A river in time: the story of a peak district river by Christine Gregory. Grafika, Bakewell, Derbyshire, 2013. No. of pages: x+148. Price: UK£15.99. ISBN 978-0-9541089-4-6 (paperback)


Coincidence is a fine thing. I don't believe I've ever noted a book on one river and its dale(s) in Derbyshire, one of my favourite areas for both fieldwork in the Carboniferous and walking, yet, just as I set a project for a master's student on screwstones from Bradford Dale, along came Christine Gregory's beautiful book.

A River in Time is well written and beautifully illustrated, and is a striking record of one of the most tranquil of Derbyshire's rivers. The text is enlivened by many passages quoting from eye-witnesses to, for example, the days when the River Bradford and its vicinities was an important area for lead mining. The large page size (24 cm wide × 21 cm high) and high quality paper make the very many colour photographs a joy to the eye. This is not a book about geology per se, but the story of the River Bradford is irrevocably intertwined with the Carboniferous geology of the Peak District, and the story comes back to it time and again.

This book is divided into five parts/chapters. ‘The making of the Derbyshire Dales Landscape’ explains the geology of the south Peak District, supported by more detail in an appendix. There is even more on the geomorphological evolution of the landscape as influenced by man. Of those two most euphonious Derbyshire rock types, toadstone is defined (p. 8), but, sadly, I noticed no mention of my favourite screwstone. ‘The River Bradford: a Journey along the River and through the Past’ is a trip down the river to its confluence with the River Lathkill, the descriptive text being supported by many photographs. As I write this on a grey, Dutch February afternoon, glancing through this chapter transports me to a more beautiful place. ‘The Impact of Lead Mining’ is historical, but this is a part of the region's history that has a modern influence. The many mines and drainage soughs, built principally in the 17th to 19th centuries, and modern quarries have had a permanent influence on the scenery and subterranean flow of water in this region. ‘Restoring the River: The River Keeper's Project’ examines the successful, but ongoing, project to restore the river to its pre-industrial state. ‘The Future’ looks at both how this development is being influenced by climate change and how the independent Youlgrave Waterworks Ltd. is adapting to modern demands.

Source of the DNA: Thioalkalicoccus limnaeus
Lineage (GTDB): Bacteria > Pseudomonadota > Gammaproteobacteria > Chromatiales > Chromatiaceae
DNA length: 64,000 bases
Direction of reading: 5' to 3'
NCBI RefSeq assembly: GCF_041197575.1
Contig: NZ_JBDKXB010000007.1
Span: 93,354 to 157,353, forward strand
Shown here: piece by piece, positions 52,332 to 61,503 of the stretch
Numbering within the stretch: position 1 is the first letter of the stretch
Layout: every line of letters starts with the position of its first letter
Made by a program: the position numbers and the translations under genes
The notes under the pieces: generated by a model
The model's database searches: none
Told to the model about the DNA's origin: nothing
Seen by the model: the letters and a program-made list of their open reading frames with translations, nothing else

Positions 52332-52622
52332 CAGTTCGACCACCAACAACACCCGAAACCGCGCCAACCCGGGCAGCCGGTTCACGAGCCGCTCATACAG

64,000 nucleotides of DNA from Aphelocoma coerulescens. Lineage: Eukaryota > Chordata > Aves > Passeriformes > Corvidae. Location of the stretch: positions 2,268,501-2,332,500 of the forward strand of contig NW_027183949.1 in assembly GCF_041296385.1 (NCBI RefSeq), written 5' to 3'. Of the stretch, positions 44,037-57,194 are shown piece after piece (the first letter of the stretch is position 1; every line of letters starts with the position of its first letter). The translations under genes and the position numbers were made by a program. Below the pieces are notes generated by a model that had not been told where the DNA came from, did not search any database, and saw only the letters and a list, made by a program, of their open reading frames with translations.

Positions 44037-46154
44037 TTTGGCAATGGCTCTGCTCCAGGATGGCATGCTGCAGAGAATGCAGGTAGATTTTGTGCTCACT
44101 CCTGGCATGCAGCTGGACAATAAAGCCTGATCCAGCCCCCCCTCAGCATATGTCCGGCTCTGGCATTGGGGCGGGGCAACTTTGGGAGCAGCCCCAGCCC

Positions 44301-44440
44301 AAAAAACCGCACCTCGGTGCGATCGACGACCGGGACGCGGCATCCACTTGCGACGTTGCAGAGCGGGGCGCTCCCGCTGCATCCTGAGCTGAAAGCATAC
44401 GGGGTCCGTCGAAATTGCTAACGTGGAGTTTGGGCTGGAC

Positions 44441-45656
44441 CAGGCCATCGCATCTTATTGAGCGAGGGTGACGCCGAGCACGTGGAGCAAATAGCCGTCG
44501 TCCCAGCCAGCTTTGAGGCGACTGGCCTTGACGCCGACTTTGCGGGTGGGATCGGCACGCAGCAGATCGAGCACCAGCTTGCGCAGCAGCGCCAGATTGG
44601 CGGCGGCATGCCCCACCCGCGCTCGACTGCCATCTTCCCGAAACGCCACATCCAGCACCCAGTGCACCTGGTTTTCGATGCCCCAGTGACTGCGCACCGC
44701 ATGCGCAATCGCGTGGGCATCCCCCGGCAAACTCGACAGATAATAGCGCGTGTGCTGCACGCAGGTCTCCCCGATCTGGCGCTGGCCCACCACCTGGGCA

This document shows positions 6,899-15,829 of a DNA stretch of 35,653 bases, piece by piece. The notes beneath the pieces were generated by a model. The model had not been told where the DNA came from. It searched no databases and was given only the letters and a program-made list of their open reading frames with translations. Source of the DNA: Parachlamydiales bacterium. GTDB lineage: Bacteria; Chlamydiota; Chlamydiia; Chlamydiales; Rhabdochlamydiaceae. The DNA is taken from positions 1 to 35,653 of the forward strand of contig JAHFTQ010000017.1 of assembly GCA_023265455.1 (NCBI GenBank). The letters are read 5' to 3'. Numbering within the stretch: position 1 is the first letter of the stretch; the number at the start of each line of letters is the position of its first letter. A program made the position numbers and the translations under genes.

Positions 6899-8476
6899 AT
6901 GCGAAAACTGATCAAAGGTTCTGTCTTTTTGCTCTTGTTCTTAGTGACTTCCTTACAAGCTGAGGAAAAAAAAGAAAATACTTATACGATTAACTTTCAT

I recommend this fine volume, which is attractively produced, highly informative and with much to offer anyone who enjoys the scenery of Derbyshire's Peak District. Many strands of the story are geological and geomorphological, such as lead mining, limestone scenery and hydrogeology, all beautifully illustrated with archival and new photographs of scenery, wildlife and industry. And the price, for a book packed with such excellent photographs, seems altogether reasonable.